It was 1973 when the hit movie “The Way We Were” was released, starring Barbra Streisand and Robert Redford as an unlikely couple with divergent political beliefs and backgrounds. It came with a haunting title song, sung by Streisand.

While most of us wouldn’t want to “light the corners of my mind” with recent memories — unless you’re into nightmares — if it were to be remade about the current political climate, it would be called “MAGA,” another way of saying “the way we were.” Redford would definitely not be playing any of the main characters, and Donald Trump has been written out of the script. This time, the important couple trying to recall their relationship of so many years ago would be Joe Biden and Mitch McConnell.

That would make some risky assumptions. It would suppose that Trump had exhausted all of his various subterfuges and had been dragged kicking and screaming out of the executive mansion. It would also hypothesize that McConnell would maintain his position as the opposition’s majority leader of the Senate — a likely prospect, because any other scenario would assume the Democrats had been successful in both Georgia runoff elections to choose the state’s U.S. senators. Given the Democrats’ track record, that would be far-fetched.

The likelihood is that President Biden and Sen. McConnell will resume playing “Let’s Make a Deal,” a throwback to the good old days of the Swamp, when they were both Swamp Creatures.

“Can it be that it was all so simple then? Or has time rewritten every line?”

True, time has rewritten every line. Now so many lines appear as Twitter or Facebook misinformation — actually, let’s call them what they are: lies. But still, it is worth a try to achieve what’s necessary to rescue America, by some good old-fashioned give-and-take. “Compromise” isn’t necessarily a profane word. McConnell and Biden helped write the book on negotiation.

Mitch and Joe know how the backroom game is played. Back in late 2012, when Biden was vice president in Obama’s administration and McConnell was still the Republican leader in the Senate, the United States was about to welch on its debts. The two warring parties were locked in intransigence over raising the borrowing limit. The U.S. faced the calamity of not being able to pay its financial obligations and defaulting for the first time in history.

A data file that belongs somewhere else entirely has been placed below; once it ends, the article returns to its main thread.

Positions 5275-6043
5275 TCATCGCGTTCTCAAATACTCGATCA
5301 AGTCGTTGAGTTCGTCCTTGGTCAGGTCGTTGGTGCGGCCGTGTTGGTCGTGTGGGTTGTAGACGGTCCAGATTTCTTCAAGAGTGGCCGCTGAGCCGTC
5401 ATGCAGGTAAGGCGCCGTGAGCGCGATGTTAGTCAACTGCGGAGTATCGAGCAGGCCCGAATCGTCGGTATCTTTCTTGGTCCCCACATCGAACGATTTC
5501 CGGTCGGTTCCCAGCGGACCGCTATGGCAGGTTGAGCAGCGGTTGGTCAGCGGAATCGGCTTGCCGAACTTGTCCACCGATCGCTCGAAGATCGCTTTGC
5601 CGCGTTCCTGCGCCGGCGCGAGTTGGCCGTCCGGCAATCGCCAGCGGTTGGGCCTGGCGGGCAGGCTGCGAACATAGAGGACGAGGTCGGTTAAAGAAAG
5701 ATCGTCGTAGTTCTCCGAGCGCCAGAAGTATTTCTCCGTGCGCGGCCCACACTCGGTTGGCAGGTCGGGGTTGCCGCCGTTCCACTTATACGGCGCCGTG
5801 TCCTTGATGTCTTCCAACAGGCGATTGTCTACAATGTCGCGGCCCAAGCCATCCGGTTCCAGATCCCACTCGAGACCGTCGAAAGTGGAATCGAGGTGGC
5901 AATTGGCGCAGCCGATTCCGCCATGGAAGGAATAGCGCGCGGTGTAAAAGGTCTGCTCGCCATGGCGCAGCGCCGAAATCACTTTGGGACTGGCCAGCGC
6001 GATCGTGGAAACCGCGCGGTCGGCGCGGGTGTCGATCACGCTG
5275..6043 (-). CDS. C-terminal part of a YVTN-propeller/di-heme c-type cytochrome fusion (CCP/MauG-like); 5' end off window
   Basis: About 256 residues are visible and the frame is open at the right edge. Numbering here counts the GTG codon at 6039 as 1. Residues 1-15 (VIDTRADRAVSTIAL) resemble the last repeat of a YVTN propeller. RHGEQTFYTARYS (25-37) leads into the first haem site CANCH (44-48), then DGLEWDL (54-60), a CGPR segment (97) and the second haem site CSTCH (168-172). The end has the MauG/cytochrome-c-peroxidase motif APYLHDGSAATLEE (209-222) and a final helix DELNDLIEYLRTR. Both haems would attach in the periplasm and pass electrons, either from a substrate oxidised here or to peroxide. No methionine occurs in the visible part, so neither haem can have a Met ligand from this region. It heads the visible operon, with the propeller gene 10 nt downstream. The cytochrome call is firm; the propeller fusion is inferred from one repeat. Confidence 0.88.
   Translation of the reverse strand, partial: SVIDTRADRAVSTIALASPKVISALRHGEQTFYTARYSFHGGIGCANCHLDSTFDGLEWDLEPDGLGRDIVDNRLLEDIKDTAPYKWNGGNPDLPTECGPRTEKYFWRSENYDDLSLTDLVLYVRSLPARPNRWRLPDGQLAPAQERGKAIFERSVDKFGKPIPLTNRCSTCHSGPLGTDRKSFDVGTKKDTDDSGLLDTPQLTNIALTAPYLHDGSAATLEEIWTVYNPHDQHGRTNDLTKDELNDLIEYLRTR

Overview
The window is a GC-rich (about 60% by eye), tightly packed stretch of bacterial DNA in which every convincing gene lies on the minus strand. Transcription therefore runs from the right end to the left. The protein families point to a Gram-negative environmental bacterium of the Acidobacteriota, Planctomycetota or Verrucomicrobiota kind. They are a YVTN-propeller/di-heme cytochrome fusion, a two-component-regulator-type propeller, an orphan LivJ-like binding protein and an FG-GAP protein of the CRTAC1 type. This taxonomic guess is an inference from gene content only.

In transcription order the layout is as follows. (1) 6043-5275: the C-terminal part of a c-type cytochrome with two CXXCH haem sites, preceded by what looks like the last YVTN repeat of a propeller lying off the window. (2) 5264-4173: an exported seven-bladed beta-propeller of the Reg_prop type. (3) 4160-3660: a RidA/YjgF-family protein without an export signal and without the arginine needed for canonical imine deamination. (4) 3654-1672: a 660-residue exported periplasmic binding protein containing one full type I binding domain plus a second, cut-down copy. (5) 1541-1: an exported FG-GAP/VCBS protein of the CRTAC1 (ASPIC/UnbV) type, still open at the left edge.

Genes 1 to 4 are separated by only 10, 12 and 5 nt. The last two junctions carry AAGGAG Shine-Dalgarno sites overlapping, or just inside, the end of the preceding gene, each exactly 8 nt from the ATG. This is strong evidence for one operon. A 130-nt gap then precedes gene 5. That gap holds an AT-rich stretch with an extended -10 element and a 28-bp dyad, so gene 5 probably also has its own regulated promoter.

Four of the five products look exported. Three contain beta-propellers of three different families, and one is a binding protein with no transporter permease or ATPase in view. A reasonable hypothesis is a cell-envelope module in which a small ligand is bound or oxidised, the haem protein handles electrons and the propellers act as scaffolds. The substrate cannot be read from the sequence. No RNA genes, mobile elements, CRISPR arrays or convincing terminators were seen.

At the last minute, McConnell reached across party lines and made a phone call to Biden. Both had honed their skills with decades of Senate experience together. So when McConnell dialed from his Capitol office to Biden in the White House, all he had to say was, “Does anyone down there know how to cut a deal?” They certainly did, and a few hours later, the nation had been rescued at the last minute from mortification.

Will these two 78-year-olds gloss over the extreme antagonisms that have paralyzed our country? Or is it too late? Will Trump’s sludge, as he plots a comeback and still manages to confuse his misled 70 million supporters, gum up the works, making governing impossible? Is the United States of America trapped in that abyss, inevitably falling into just historical memory?

Marilyn Bergman, Allen Bergman and Marvin Hamlisch’s title song “The Way We Were” puts it:

“If we had the chance to do it all again, tell me, would we, could we?”

Can we?

Bob Franken is an Emmy Award-winning reporter who covered Washington for more than 20 years with CNN.

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